Being interested in human rights and in most things Internet, when I came across the NYT op-ed piece, “Internet Access is Not a Human Right” by Vinton Cerf, I was intrigued. I have to admit I initially had a mixed reaction to it: Mr. Cerf’s arguments are good and points well-taken. But my thoughts and feelings got much clearer when I reached the statements: “The best way to characterize human rights is to identify the outcomes that we are trying to ensure. These include critical freedoms like freedom of speech and freedom of access to information ‚ and those are not necessarily bound to any particular technology at any particular time.”
Then Mr. Cerf goes on to say that,” engineers have not only a tremendous obligation to empower users, but also an obligation to ensure the safety of users online. That means, for example, protecting users from specific harms like viruses and worms that silently invade their computers. Technologists should work toward this end. It is engineers ‚ and our professional associations and standards-setting bodies like the Institute of Electrical and Electronics Engineers ‚ that create and maintain these new capabilities. As we seek to advance the state of the art in technology and its use in society, we must be conscious of our civil responsibilities in addition to our engineering expertise.”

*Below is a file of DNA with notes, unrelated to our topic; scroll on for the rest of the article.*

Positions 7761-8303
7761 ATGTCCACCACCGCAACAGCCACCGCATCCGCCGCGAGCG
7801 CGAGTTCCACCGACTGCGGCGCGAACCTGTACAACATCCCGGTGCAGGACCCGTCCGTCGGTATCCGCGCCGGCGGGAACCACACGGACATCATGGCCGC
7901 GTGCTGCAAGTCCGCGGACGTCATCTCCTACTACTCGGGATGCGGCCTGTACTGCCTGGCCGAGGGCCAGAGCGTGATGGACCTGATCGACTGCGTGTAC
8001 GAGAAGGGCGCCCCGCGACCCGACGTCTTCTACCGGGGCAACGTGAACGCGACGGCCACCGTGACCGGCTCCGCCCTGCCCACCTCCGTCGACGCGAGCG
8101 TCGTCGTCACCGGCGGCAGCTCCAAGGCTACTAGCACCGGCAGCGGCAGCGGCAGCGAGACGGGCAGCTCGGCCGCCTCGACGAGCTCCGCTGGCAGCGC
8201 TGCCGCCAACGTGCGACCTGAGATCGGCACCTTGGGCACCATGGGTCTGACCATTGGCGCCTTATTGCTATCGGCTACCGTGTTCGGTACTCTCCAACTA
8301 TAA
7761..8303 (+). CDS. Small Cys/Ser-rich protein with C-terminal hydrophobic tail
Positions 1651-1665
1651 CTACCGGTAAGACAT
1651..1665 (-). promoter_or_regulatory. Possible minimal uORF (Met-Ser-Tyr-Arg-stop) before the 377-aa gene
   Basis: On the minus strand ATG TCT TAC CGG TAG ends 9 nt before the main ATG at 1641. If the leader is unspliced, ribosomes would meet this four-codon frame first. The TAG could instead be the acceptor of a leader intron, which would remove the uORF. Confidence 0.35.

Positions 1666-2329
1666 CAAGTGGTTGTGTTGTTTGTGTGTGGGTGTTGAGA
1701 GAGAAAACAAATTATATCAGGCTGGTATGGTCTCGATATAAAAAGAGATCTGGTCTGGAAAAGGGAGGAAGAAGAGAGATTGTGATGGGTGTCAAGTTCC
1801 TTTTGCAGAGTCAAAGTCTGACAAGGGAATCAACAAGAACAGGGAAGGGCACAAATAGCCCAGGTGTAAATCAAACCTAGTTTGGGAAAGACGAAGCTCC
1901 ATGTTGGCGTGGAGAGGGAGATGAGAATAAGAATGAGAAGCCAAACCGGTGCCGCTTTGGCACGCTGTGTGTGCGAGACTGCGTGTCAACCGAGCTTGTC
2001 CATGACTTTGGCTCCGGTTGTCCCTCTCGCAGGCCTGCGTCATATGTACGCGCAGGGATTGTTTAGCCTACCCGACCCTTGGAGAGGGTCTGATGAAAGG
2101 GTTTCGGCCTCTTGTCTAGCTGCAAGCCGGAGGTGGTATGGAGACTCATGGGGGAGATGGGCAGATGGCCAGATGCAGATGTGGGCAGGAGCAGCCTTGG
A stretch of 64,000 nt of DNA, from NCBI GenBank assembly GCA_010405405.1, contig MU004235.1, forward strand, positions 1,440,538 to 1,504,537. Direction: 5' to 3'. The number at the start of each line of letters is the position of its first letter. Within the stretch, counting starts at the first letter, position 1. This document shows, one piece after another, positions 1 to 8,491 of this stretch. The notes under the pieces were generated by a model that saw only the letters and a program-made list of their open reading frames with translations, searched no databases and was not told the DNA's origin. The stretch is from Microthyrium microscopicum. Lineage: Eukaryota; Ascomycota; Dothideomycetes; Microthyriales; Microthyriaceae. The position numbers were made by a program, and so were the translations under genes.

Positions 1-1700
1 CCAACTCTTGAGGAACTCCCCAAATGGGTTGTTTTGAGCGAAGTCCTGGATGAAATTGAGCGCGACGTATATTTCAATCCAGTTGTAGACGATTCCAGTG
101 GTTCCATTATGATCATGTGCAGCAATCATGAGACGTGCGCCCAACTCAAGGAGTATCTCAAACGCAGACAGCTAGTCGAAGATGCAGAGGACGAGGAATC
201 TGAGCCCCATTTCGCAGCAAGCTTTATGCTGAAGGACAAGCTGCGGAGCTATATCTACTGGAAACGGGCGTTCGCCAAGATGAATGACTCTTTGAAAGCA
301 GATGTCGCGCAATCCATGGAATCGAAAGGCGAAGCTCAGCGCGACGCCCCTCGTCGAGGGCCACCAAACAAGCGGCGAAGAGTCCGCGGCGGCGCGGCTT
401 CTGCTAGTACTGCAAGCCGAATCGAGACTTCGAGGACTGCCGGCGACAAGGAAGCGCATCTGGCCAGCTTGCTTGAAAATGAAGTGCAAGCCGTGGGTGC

And that brought me full circle to what I’ve always regarded as the mission (sacred trust, actually) of we librarians: our obligation to ensure the freedom of access to information — as much as we can. So my answer to my own question in the context of today, is: yep, I think Internet access is a human right — as long as the Internet is the common means of distributing and receiving information.
What do you think?
More as it happens or as I think about it,